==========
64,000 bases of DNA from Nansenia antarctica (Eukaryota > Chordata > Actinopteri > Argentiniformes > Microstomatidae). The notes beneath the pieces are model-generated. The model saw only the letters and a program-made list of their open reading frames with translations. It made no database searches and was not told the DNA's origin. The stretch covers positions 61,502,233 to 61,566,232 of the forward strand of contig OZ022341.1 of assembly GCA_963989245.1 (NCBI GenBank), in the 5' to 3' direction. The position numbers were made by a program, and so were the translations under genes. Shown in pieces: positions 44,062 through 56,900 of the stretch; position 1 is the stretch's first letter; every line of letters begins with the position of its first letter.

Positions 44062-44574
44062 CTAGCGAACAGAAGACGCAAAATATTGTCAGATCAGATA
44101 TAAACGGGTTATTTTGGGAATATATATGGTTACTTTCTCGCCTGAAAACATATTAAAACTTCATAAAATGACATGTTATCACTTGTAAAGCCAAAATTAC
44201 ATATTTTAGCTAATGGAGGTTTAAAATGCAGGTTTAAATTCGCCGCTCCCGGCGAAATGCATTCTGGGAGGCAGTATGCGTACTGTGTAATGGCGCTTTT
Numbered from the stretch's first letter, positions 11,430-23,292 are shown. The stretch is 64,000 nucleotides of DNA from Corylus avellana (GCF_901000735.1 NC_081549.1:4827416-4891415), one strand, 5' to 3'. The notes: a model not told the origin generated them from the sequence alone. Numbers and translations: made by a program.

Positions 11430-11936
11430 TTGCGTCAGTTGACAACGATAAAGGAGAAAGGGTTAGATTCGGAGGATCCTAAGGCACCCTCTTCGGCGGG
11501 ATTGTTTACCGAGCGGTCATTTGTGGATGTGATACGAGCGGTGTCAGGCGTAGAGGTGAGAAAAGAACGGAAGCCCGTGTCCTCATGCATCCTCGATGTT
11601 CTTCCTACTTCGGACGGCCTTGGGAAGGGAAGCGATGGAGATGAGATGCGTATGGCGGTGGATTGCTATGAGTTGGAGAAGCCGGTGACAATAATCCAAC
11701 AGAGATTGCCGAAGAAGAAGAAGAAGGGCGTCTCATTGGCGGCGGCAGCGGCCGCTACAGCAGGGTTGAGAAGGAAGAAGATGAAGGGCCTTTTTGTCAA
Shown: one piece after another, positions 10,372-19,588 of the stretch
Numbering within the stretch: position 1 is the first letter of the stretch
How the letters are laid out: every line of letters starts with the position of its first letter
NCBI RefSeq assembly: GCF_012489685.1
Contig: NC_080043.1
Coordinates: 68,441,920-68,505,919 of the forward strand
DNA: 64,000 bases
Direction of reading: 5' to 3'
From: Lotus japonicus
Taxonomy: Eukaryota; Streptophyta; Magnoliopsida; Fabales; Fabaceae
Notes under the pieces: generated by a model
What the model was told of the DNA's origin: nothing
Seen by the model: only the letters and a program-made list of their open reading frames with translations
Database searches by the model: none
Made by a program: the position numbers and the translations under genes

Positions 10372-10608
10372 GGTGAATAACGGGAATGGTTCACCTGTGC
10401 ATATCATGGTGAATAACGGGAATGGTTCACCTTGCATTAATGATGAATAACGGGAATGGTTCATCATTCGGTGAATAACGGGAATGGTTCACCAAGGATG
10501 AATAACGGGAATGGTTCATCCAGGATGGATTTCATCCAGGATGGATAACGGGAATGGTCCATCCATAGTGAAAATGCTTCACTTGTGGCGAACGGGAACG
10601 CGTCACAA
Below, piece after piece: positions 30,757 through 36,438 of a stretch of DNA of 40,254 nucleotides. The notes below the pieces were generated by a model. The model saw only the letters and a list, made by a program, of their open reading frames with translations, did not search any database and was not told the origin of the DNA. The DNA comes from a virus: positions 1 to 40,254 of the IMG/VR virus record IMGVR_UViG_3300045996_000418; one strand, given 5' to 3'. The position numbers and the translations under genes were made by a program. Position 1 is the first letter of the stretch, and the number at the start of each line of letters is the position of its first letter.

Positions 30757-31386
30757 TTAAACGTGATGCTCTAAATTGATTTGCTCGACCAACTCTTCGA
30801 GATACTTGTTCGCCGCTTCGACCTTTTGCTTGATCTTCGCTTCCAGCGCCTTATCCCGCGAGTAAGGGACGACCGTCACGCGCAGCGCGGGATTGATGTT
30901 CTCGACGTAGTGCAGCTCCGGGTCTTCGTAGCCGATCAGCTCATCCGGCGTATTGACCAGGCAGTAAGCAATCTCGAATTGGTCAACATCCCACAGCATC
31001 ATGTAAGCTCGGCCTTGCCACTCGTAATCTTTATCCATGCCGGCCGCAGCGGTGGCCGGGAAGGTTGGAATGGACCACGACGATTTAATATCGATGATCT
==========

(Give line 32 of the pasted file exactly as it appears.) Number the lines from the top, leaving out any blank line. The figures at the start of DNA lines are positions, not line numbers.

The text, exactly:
Below, piece after piece: positions 30,757 through 36,438 of a stretch of DNA of 40,254 nucleotides. The notes below the pieces were generated by a model. The model saw only the letters and a list, made by a program, of their open reading frames with translations, did not search any database and was not told the origin of the DNA. The DNA comes from a virus: positions 1 to 40,254 of the IMG/VR virus record IMGVR_UViG_3300045996_000418; one strand, given 5' to 3'. The position numbers and the translations under genes were made by a program. Position 1 is the first letter of the stretch, and the number at the start of each line of letters is the position of its first letter.